Resource Recycling News

Scrap exports continue to drop this year

Recycled material shipments out of the U.S. have been on the decline for multiple years due to overseas regulatory changes. | MAGNIFIER/Shutterstock

U.S. exports of recycled paper and plastic were down during the first quarter of 2020 compared with previous years, according to new export data.

The decrease in recovered material exports, detailed in U.S. Census Bureau trade data published this month, comes after 2019 marked a historic decline for exports of recycled commodities.

Paper down, but pulp up

U.S. companies exported 4.01 million short tons of recovered fiber during the first three months of the year, the lowest first-quarter export volume in years. That’s down from first-quarter tallies of 4.74 million in 2019 and 4.93 million in 2018.

As in previous years, China drove the decrease. The country imported 1.20 million short tons of recovered fiber during the first quarter, down from 1.49 million during that period in 2019 and 2.11 million in the first quarter of 2018.

Still, China was the largest buyer of U.S. recovered fiber. Other major importing countries were India (747,000 short tons), Mexico (309,000 short tons), Vietnam (297,000 short tons), South Korea (256,000 short tons), Taiwan (252,000 short tons), Canada (242,000 short tons), Indonesia (157,000 short tons), Thailand (126,000 short tons) and Malaysia (64,000 short tons).

Recycled paper pulp exports hit 87,000 short tons for the first quarter, up from 50,000 short tons in the same period in 2019 and 14,000 short tons during the first quarter of 2018.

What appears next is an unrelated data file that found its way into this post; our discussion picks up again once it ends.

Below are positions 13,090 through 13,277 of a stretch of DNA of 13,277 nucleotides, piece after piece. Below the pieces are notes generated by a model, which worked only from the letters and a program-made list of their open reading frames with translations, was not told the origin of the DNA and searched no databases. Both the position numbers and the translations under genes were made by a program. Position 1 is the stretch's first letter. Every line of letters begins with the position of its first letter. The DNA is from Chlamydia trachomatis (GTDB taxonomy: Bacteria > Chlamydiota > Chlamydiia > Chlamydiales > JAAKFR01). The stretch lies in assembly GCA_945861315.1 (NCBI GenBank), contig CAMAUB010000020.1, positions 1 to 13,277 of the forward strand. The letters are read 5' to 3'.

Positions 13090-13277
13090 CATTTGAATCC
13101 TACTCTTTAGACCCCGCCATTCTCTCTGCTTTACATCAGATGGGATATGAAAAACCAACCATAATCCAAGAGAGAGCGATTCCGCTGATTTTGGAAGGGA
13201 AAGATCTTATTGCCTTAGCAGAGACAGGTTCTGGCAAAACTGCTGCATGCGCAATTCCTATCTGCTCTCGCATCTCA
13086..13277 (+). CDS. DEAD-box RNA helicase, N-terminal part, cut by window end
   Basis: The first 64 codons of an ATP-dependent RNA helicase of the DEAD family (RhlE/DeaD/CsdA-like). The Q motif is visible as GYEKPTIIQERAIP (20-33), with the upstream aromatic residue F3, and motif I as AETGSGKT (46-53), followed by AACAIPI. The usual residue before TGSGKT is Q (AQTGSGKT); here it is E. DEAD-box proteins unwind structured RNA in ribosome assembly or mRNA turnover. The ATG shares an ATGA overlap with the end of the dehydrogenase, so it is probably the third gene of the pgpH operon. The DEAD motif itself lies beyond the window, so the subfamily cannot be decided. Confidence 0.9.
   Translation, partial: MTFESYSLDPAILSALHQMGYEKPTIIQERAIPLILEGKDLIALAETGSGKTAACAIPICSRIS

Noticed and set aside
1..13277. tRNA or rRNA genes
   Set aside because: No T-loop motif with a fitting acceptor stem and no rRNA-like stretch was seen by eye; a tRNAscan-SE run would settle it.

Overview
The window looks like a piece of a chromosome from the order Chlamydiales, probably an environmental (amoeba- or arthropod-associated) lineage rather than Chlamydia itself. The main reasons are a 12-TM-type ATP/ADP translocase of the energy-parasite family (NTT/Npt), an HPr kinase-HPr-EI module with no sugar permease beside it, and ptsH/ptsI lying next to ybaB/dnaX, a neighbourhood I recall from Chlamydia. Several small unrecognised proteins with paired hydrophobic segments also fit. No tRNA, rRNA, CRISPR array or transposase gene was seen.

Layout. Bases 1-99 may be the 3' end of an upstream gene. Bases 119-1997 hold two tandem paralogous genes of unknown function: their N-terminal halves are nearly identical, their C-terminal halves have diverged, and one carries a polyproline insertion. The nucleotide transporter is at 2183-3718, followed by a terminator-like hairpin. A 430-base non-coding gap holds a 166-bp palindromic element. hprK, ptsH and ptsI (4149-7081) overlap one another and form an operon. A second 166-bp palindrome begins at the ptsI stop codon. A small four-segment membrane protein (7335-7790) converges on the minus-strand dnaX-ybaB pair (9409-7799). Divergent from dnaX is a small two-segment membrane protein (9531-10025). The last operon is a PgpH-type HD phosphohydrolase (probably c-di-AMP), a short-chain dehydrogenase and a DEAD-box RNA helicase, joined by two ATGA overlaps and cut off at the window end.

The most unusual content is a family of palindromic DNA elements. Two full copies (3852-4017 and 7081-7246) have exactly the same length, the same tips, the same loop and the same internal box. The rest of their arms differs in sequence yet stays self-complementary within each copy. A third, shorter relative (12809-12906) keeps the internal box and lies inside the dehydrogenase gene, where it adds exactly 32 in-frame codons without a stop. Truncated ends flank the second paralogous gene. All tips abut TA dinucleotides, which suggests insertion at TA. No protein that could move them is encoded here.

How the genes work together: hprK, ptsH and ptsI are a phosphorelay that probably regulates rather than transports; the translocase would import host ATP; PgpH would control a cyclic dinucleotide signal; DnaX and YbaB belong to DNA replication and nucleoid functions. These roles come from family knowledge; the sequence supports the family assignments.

This growth was driven largely by China, which accounted for 84% of recycled pulp imports during the 2020 period. The increase is in line with plans by major Chinese paper companies to source feedstock in pulp form, because unprocessed recovered fiber bales are difficult to move into the country.

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Policies drive plastics drop

The U.S. exported 311 million pounds of scrap plastic during the first quarter of 2020, down from first-quarter tallies of 374 million in 2019 and 711 million in 2018.

Chinese imports remain virtually nonexistent, following the country’s 2018 ban on scrap plastic imports. Figures show China brought in 1 million pounds of U.S. scrap plastic in the first quarter of this year – four years ago, China imported 324 million pounds of scrap plastic during that period.

But the drop in global exports this year was driven by other countries enacting similar policies. For example, India, which imported 81 million pounds of U.S. scrap plastic in the first quarter of 2019, announced later in the year a ban on imports of the material. Accordingly, exports to India totaled just 10 million pounds during that period this year.

Other countries increased their imports this year, including Vietnam (up by 20 million pounds) and Malaysia (up by 31 million pounds), but those increases were not enough to offset India and other countries’ reduced imports.

The top importers of U.S. scrap plastic were Canada (81.3 million pounds), Malaysia (54 million pounds), Hong Kong (25 million pounds), Vietnam (25 million pounds), Mexico (21 million pounds), Turkey (16 million pounds) South Korea (11 million pounds), Taiwan (10 million pounds), India (10 million pounds) and Indonesia (8 million pounds).

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